Surgical outcomes of 230 resected hilar cholangiocarcinoma in a single centre

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Low resectability rate and poor survival outcomes after surgical resection for hilar cholangiocarcinoma are common in most institutions. We retrospectively reviewed the surgical outcomes of hilar cholangiocarcinoma in a tertiary institution focusing on the surgical procedures, radicalities, survival rates and independent prognostic factors.


Two hundred thirty patients who underwent surgical resection for hilar cholangiocarcinoma between 1995 and 2010 were retrospectively analysed based on the clinical variables, Bismuth-Corlette types, radicality of operation and survival rates.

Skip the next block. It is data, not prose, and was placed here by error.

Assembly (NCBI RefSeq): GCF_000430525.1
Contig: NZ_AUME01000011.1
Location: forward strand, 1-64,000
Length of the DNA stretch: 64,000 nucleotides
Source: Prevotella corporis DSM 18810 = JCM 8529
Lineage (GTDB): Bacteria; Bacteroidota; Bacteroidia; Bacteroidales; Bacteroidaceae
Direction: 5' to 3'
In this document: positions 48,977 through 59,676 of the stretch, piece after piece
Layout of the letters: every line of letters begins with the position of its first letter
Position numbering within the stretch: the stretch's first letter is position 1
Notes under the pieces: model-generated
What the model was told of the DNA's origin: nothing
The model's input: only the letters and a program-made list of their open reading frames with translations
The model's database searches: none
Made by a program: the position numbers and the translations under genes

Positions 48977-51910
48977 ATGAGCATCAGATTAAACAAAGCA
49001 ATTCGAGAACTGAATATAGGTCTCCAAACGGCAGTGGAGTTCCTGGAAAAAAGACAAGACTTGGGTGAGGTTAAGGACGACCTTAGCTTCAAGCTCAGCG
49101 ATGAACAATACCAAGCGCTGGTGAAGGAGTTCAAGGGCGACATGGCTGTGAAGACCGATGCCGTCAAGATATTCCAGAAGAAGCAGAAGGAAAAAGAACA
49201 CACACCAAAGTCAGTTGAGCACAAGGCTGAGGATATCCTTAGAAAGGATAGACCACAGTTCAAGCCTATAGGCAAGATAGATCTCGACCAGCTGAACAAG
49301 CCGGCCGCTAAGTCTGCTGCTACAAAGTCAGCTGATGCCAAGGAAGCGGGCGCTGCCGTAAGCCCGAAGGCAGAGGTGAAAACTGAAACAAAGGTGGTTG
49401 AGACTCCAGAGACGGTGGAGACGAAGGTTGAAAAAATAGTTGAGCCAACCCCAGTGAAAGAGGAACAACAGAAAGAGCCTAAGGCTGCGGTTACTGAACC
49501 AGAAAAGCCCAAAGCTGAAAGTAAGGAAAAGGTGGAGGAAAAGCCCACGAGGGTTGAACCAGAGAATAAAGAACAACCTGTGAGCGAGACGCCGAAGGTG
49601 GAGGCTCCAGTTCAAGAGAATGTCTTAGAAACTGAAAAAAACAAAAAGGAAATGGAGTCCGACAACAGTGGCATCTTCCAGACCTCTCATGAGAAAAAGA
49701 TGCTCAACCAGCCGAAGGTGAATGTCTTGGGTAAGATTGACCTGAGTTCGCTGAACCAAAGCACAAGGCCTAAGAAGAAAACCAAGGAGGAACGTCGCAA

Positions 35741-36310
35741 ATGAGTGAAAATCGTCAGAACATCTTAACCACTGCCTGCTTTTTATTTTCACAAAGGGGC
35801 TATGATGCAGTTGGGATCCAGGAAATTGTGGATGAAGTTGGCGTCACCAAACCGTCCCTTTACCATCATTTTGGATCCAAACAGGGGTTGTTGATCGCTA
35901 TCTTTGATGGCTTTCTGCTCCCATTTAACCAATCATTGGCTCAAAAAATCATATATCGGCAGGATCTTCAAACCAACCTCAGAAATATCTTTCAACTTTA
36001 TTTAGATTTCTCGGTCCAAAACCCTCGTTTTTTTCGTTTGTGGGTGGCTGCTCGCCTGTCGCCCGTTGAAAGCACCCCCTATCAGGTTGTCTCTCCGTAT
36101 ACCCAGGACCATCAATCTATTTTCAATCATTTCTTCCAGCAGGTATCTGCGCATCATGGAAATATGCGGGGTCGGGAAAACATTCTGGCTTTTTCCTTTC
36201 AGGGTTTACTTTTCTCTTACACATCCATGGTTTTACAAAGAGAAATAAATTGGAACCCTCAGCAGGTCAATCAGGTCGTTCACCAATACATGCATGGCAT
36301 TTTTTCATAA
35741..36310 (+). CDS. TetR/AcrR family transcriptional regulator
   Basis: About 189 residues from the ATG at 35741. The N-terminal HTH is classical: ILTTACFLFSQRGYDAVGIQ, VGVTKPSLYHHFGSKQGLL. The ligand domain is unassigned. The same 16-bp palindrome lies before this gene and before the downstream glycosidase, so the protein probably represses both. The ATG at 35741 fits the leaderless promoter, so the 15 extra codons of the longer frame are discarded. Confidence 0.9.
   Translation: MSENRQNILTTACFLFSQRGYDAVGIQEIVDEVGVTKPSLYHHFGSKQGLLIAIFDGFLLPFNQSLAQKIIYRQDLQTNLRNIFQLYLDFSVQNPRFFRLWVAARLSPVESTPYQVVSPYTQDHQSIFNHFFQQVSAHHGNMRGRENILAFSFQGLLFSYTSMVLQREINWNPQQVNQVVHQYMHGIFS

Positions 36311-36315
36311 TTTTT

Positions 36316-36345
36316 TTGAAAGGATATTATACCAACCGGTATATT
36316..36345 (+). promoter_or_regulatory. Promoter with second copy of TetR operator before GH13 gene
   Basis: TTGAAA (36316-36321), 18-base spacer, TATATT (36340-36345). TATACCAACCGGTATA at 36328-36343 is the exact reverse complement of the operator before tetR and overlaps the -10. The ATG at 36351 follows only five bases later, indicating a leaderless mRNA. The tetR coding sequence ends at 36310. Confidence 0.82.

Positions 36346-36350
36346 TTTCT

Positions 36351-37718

The median overall and disease-free survival time in the whole cohort were 39.1 and 19.2 months, respectively. Patients with type I or II tumour were more likely to undergo segmental bile duct resection than combined liver resection with lower R0 rates (68.2% and 76.1%, respectively). Liver resection (P < 0.001) and combined caudate lobectomy (P = 0.003) were associated with significantly higher R0 rates. Multivariate analysis showed that lymph node metastasis (P = 0.001), preoperative level of bilirubin above 3.0 mg/dL (P = 0.003) and positive resection margin (P = 0.033) were independent prognostic factors on overall survival.


Liver resection and combined caudate lobectomy increased curative resection rates in hilar cholangiocarcinoma regardless of Bismuth-Corlette types. Preoperative biliary drainage should be performed in jaundiced patients to improve perioperative outcome and survival.

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